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43 percent increase records in the betting and gaming levy in 1Q 2023

By: Staff Writer

Colombo (LNW): Sri Lanka tax department says that a 43 percent increase was recorded in the betting and gaming levy during the first quarter of the year, In total, the country brought in some Rs1.27 billion ($3.96 million) in gaming taxes during the period.

The nation’s Ministry of Finance notified at the end of last year that it had been tasked to submit an action plan to set up a casino regulatory authority, aimed at ensuring casino operators pay their fair share of tax. The country has also agreed to issue new casino licenses.

The new casino regulatory body would go in line with a 2010 law that provides ‘the necessary legal provisions for the casino business [but] is not sufficient for regulatory activities including revenue recovery’.

No timeline has yet been given on the submission of the action plan for creating the watchdog. Sri Lanka has dozens of operating casinos, the most opulent of which are placed in the capital of Colombo

A revenue of more than Rs. 200 million has been earned so far from the fees charged from locals who patronized casinos from April this year, State Minister of Finance Ranjith Siyambalapitiya said today.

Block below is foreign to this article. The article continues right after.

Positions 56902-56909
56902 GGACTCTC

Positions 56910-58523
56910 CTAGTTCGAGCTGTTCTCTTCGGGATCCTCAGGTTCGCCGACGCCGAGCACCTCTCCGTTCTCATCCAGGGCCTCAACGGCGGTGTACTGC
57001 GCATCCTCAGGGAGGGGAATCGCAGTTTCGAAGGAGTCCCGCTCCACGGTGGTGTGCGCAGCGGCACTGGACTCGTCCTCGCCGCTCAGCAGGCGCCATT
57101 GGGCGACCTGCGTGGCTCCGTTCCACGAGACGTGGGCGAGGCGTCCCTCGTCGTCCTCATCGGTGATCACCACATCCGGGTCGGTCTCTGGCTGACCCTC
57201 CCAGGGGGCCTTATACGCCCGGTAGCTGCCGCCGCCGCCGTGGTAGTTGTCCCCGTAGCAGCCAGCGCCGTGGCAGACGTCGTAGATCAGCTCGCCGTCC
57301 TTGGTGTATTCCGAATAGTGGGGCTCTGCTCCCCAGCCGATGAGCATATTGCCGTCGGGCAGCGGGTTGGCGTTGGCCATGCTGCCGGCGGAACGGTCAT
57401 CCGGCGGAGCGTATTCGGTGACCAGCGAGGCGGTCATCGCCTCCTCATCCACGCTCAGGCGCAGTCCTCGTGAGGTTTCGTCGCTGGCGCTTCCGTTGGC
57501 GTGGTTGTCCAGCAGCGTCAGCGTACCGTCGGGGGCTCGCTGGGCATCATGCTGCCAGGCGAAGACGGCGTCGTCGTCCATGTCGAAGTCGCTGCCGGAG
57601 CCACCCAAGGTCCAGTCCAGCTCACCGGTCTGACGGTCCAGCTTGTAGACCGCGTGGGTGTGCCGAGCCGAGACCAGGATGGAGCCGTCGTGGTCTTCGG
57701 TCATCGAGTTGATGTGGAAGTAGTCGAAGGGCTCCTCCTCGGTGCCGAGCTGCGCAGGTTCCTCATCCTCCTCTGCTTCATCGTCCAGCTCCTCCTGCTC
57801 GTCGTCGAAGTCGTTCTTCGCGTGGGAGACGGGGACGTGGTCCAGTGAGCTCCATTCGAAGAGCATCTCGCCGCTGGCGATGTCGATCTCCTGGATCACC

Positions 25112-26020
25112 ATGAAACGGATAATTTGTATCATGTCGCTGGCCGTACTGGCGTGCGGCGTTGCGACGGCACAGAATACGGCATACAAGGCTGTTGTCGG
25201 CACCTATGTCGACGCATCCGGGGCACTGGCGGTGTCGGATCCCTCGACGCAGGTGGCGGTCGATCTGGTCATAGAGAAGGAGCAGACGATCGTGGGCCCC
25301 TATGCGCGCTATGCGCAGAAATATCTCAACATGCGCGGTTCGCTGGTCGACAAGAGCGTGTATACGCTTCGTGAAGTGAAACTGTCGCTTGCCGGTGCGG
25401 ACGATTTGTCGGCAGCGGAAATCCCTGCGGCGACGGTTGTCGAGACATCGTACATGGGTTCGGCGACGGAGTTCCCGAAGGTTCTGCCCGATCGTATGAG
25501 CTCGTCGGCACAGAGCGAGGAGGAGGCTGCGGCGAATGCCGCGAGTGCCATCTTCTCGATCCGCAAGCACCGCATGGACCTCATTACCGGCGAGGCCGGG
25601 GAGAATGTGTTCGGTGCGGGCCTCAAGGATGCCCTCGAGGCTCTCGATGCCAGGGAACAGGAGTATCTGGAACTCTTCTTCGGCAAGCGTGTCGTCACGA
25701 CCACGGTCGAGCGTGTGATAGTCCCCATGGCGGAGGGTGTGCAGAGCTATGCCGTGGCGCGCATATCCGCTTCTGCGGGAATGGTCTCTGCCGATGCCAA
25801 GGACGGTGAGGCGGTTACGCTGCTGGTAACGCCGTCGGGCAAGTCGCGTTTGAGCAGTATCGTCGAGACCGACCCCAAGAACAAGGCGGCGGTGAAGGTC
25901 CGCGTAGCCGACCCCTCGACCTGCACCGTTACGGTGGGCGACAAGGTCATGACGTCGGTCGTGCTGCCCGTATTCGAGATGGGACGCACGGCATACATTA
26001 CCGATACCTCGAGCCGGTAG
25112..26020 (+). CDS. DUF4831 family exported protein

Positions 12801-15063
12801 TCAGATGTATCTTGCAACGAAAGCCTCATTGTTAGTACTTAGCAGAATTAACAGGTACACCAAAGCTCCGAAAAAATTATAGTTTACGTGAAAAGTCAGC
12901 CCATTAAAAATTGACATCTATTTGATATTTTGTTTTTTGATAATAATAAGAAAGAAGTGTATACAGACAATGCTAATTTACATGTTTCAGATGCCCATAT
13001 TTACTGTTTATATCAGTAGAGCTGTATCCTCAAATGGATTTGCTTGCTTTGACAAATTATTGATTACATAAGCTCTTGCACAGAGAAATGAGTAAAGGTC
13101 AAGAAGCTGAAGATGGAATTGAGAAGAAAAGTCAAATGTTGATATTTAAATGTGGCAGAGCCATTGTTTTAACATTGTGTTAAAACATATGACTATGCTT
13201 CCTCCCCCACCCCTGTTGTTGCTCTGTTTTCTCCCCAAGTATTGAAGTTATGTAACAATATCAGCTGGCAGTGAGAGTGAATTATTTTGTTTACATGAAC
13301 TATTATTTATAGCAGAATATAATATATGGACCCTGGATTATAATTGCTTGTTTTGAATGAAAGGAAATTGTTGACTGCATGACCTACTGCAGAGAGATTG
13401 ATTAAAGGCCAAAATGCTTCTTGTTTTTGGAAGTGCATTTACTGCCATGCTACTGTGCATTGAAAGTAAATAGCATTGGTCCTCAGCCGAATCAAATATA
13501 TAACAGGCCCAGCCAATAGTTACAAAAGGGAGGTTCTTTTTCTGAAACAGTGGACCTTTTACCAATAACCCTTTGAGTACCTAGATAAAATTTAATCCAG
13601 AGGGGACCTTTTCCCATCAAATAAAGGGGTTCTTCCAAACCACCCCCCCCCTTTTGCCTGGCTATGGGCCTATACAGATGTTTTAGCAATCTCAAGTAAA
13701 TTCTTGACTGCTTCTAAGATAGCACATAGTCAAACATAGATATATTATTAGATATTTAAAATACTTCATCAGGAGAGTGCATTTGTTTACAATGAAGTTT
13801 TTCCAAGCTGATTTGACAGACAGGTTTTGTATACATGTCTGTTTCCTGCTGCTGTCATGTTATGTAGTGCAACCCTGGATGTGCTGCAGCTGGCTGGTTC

He told Parliament that a fee of USD 50 is charged from locals who enter casinos from April 01 this year.

Speaking during the debate on the Betting and Gaming Levy (Amendment) Bill, the Minister said 9,081 persons had entered casinos during the four months of February, March, April and May and 5,381 of them are foreigners while 3,656 are locals.

“In 2015 it was proposed to charge a fee of USD 100 from locals who enter casinos. But no fee had been charged for the last eight years until April this year. We have submitted an action plan to the Committee on Public Finance to increase the fee to USD 200 through a three-year period,” he said.

The Minister said the fee charged on entry of locals to casinos was to discourage locals from entering casinos.

In light of diminished revenue collection and a surge in foreign exchange irregularities, the Sri Lankan government will be instituting new laws pursuant to the Casino Business Act of 2010 and revising the Betting and Gaming Levy Act of 1988 to better oversee the country’s casino industry.

According to Finance Ministry sources the move will enable the Inland Revenue Department (IRD) to implement new casino taxes and distribute new licenses “without any administrative and legal issues.”

According to State Finance Minister Ranjith Siyambalapitiya, the annual taxes imposed on casinos have been increased by 150% to Rs. 500 million ($1.3 million) from Rs. 200 million ($549,117).

In addition, a 40 % tax on the profit of casinos will also be introduced following the streamlining of the IRD administrative procedure.

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